How to paint a dresser (and how to evenly paint drawer pulls)

Several years ago Bill and I inherited a bedroom set from my grandmother. It was nice quality and really sturdy, but a little too country for us. I painted the dressers green, but I was never too thrilled with the job I did, so I decided it was time for a redo. I don’t have a picture of the before-before, back when the bigger dresser still had a starburst wagon wheel type mirror affixed to it, so you will have to use your imagination. Here is a picture of the taller dresser, still with its green paint of phase two. Unfortunately I didn’t think to snap a picture when it still had the white drawer pulls on it.

dresser - beforetall dresser – before

The drawer pulls never looked good. I used white spray paint, and it had pooled unattractively and unevenly across the surface. No matter how many coats and how many times I flipped them, they didn’t look good. Finally I settled with them being gloppy and streaky.

spray painted drawer pulls - what not to dospray painted drawer pulls – what not to do

This time I had a plan, and it worked great. I hung the drawer pulls by thread on old coat hangers, and painted them with spray paint. This way I was able to get a really even coat. I did it outside and used chalkboard paint so the pulls would have a matte finish instead of the typical glossy spray paint look.

the trick to painting drawer pulls evenly: hang them with thread to a coat hanger to allow for even coating and no pooling paint!the trick to painting drawer pulls evenly: hang them with thread to a coat hanger to allow for even coating and no pooling paint!

The part of the pulls that attach to the dresser could be painted flat on newspaper. Keep them separated so the paint does not accidentally attach them to one another, and spray on a second coat if needed.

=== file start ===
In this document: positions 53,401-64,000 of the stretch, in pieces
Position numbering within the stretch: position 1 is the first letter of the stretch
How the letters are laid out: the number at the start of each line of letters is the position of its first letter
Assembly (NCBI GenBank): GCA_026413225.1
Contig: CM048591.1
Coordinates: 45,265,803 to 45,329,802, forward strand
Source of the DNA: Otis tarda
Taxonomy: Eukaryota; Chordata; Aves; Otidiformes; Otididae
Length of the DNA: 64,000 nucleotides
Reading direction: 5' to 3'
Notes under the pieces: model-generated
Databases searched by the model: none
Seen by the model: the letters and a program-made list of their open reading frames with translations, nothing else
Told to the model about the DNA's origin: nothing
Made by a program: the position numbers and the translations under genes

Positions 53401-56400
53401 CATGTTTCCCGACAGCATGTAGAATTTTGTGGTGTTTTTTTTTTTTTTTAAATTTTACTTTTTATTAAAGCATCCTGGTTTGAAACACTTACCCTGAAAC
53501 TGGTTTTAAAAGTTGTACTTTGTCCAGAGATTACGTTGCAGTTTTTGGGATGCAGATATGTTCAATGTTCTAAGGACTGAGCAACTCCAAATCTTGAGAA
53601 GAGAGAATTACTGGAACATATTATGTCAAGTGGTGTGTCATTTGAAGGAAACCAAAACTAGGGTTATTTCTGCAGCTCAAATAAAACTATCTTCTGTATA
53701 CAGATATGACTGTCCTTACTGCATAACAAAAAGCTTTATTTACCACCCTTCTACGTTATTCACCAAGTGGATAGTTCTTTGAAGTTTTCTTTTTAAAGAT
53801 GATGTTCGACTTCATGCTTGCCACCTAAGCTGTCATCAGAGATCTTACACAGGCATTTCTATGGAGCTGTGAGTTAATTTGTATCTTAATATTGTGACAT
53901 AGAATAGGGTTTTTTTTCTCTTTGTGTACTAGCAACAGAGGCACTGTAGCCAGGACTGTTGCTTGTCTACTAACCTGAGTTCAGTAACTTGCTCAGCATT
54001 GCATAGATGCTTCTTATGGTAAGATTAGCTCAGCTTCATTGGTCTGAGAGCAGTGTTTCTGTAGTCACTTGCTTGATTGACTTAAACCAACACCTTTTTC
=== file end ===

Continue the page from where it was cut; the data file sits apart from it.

spray painted hardwarespray painted hardware

Once they dry, you will probably end up with tiny thread marks on your drawer pulls like these.

thread line

You can apply another coat of spray paint over just that area, or if you used black paint and you’re not too fussy, touch them up with a Sharpie marker.

Sharpie touch-up = good as new!Sharpie touch-up = good as new!

Here is a look at the in-progress version of the lower, bigger dresser.

I decided to make the dresser two-tone. I got new glass drawer pulls for the drawers that only have a single screw handle, but had to reuse the two screw handles since they were weird sizes. The lighter gray is Sherwin Williams' Chelsea Gray, which matches our bedroom walls, and the black part is Behr brand Black Suede.I decided to make the dresser two-tone. I got new glass drawer pulls for the drawers that only have a single screw handle, but had to reuse the two screw handles since they were weird sizes. The lighter gray is Sherwin Williams’ Chelsea Gray, which matches our bedroom walls, and the black part is Behr brand Black Suede.

And just like magic, now it’s done! Here is the final version of the big dresser:

One down! Final version of painted, two-tone dresser.One down! Final version of painted, two-tone dresser.

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4 replies to “How to paint a dresser (and how to evenly paint drawer pulls)

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